To preserve the rainforest, the 2007 environmental licence for Block 31 stipulated a roadless design, where the oil platform – “essentially an island in the forest” – is serviced by a fleet of boats and helicopters, much like an offshore platform. To get the crude oil to a processing facility, the roadless access is combined with an underground flowline. This requires a temporary trail to bury the flowline before restoring the original geography.
This method is significantly more costly than building a traditional access road, but widely considered best practice in sensitive environments.
“There is no need to have a highway there,” Secretary Fabara confirmed when we spoke in late 2014, before I visited Block 31. “Absolutely no need.”
The 2007 environmental license allowed the “ecological trail” to have a maximum width of 4.5 meters and a total clearing of no more than 10 meters tree-to-tree. Petroamazonas inherited the agreement when it took over the drilling concession from Brazilian oil company Petrobras in 2009. In 2011, Petroamazonas was permitted to increase the clearance width to a maximum of 14 meters.
The widest point of the clearing I filmed was about 30 meters, more than twice as wide as specified in the amended license and about three times as wide as in the 2007 license. Satellite images show segments of the road where the clearing is much wider.
The road ‘just evaporates’
“Once [the flowline] is buried, you don’t have to have anything on the surface”, Secretary Fabara said when we spoke in Quito. “You just rebuild whatever damage you did and it just evaporates.”
None of the experts interviewed by reported.ly know of an oil access road in Yasuní that “evaporated” or that was later revegetated with natural habitat.
“Yes, if we wait 100 years, we can have a forest, maybe,” Professor De Marchi, co-author of the University of Padua report, said. “But the problem is, it’s a big investment. So, where you have a road, you improve the road, you open new roads. It’s absurd to close a road. When you open the first cut, it’s impossible to come back.”
Furthermore, the morphology of the clearing has fundamentally changed and differs vastly from the pictures of a benign trail in official literature. The video clearly shows that construction materials alien to the jungle, such as compacted gravel, were introduced to build the road surface. Trenches were dug and satellite images show permanent “water-crossing structures” along the road.
“They had to cut the top of the hill to have less of a slope for vehicles,” Dr. Francesco Ferrarese, geographical expert at the University of Padua, observed when he saw the video. “I think this is extremely interesting, because it is difficult to restore the original morphology.”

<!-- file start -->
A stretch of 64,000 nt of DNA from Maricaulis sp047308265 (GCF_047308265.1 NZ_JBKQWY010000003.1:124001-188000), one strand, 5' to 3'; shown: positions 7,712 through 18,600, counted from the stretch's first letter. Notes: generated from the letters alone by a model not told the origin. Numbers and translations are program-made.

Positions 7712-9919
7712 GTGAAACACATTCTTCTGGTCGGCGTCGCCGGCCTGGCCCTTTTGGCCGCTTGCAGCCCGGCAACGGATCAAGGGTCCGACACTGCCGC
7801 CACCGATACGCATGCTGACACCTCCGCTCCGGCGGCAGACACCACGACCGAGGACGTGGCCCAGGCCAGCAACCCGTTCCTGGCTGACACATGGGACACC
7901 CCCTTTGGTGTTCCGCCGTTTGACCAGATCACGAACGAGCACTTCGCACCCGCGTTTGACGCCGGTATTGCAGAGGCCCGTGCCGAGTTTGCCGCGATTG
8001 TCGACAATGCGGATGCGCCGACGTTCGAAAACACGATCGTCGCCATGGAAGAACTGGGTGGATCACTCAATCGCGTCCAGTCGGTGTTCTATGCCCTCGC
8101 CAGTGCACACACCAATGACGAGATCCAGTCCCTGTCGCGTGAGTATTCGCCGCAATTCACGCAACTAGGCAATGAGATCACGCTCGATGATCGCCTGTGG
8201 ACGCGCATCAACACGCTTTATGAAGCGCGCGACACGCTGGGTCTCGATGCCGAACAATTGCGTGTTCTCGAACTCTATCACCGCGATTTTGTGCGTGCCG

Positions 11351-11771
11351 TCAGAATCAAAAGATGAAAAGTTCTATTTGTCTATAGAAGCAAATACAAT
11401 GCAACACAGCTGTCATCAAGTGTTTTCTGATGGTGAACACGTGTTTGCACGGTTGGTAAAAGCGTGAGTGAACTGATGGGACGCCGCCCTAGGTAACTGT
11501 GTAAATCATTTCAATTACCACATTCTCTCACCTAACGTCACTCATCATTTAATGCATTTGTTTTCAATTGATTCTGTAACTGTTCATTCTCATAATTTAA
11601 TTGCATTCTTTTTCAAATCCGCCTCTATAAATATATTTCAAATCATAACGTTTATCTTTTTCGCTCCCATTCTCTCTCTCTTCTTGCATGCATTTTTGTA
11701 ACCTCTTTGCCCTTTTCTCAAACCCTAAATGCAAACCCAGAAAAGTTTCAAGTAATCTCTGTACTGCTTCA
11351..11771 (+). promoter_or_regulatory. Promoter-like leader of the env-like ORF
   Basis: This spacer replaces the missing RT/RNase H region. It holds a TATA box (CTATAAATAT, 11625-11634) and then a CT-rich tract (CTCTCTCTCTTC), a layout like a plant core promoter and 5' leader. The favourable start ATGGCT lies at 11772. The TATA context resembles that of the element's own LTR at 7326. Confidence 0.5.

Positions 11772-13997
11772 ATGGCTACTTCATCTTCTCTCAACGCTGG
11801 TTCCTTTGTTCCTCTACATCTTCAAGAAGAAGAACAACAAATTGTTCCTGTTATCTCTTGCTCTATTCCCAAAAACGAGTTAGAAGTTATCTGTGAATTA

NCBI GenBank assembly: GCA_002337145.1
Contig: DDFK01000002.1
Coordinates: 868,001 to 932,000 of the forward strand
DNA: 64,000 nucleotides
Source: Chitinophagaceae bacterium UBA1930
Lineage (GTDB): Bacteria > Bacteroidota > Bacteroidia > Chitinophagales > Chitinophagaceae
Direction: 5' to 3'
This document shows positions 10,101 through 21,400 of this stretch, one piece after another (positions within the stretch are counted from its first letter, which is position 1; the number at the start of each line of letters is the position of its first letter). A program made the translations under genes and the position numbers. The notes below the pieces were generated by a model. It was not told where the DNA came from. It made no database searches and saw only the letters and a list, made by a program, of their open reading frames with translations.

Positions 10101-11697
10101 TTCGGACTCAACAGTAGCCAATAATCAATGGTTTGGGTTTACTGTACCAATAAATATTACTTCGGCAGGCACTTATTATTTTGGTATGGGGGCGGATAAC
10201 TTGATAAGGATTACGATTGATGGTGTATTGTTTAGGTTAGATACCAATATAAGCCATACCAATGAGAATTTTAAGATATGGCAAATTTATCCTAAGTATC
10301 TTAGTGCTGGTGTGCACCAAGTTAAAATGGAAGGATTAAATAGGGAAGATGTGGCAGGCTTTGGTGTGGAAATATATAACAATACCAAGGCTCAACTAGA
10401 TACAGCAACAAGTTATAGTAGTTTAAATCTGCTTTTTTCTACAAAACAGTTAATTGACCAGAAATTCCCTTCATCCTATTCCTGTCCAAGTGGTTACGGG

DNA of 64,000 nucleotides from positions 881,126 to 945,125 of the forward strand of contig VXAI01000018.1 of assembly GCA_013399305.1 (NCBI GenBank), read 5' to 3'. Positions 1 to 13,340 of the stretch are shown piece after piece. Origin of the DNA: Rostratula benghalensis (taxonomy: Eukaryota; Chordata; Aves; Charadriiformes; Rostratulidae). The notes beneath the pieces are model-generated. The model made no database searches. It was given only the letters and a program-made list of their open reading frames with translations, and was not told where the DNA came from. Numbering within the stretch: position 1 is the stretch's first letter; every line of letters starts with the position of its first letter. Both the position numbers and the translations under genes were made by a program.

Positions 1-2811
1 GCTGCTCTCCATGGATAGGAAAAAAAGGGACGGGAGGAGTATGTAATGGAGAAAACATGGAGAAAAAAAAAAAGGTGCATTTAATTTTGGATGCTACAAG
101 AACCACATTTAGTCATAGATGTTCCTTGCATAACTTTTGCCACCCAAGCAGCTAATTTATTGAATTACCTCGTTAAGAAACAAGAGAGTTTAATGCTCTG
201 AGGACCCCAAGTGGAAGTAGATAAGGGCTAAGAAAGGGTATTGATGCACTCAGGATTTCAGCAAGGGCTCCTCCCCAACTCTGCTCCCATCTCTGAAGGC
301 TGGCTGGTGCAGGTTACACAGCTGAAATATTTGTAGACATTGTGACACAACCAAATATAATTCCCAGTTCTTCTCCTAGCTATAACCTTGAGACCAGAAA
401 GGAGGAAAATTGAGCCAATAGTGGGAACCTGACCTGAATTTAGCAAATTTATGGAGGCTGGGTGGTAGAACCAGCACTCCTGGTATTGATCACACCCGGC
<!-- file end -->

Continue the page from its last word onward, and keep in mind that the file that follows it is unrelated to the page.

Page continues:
Drilling deeper still
In the politically charged battle over the right to define the future of an ever-shrinking territory of pristine rainforest, the road in Block 31 is significant, not least because of its strategic location. It lies directly adjacent to the last untouched oil block of Yasuní that until recently had been off-limits for oil operations: Block 43, often referred to by the acronym ITT, short for the Ishpingo, Tiputini and Tambococha oil fields within its boundary.
In August 2013, President Rafael Correa abandoned a high-profile initiative to keep the oil in the soil, paving the way for a major expansion of drilling into the ITT oil fields. In April 2014, Correa’s government rejected two thirds of 756,000 signatures collected by the YASunidos environmentalists to force a public referendum on the issue. Permits allowing Petroamazonas to drill were signed a month later. Set to begin in 2016, Petroamazonas has been granted the new drilling license.
As with Block 31, the expansion into ITT came with promises to use “cutting-edge technology” to mitigate any impacts.
A conference of petroleum engineers in Quito in 2014 foreshadowed “the possibility of extending [existing] roads” into ITT, according to Bill Powers, chief engineer with a USA-based consultancy, in an interview by the Guardian.
Presenting at the conference, a representative of Ecuadorian oil services company SERTECPET mooted opening road access to ITT through neighboring Block 31, Powers said. A Petroamazonas representative who spoke at the conference “was quite honest and straightforward about the fact it was cheaper to put in a road than to rely on helicopters” and that “they had the intention of applying the same development philosophy in ITT,” he said.
A government official at that conference, Minister for Strategic Sectors Rafael Poveda, made familiar assurances that “the transport of materials will be done by helicopter and by river.”
Money for oil
The issue has hit a nerve in Ecuador, not least because the OPEC member state depends heavily on crude exports. Oil resources are state-owned in Ecuador and, subject to market fluctuations, generate about half of all export revenues.
Since the country defaulted on its debt in 2008, it has come to rely heavily on Chinese loans linked to guaranteed oil exports and projects involving Chinese companies. Further such deals have been struck as Ecuador’s government looks to China and elsewhere to mitigate the impact of plummeting crude prices on the country’s economy.
Environmental impacts and local resistance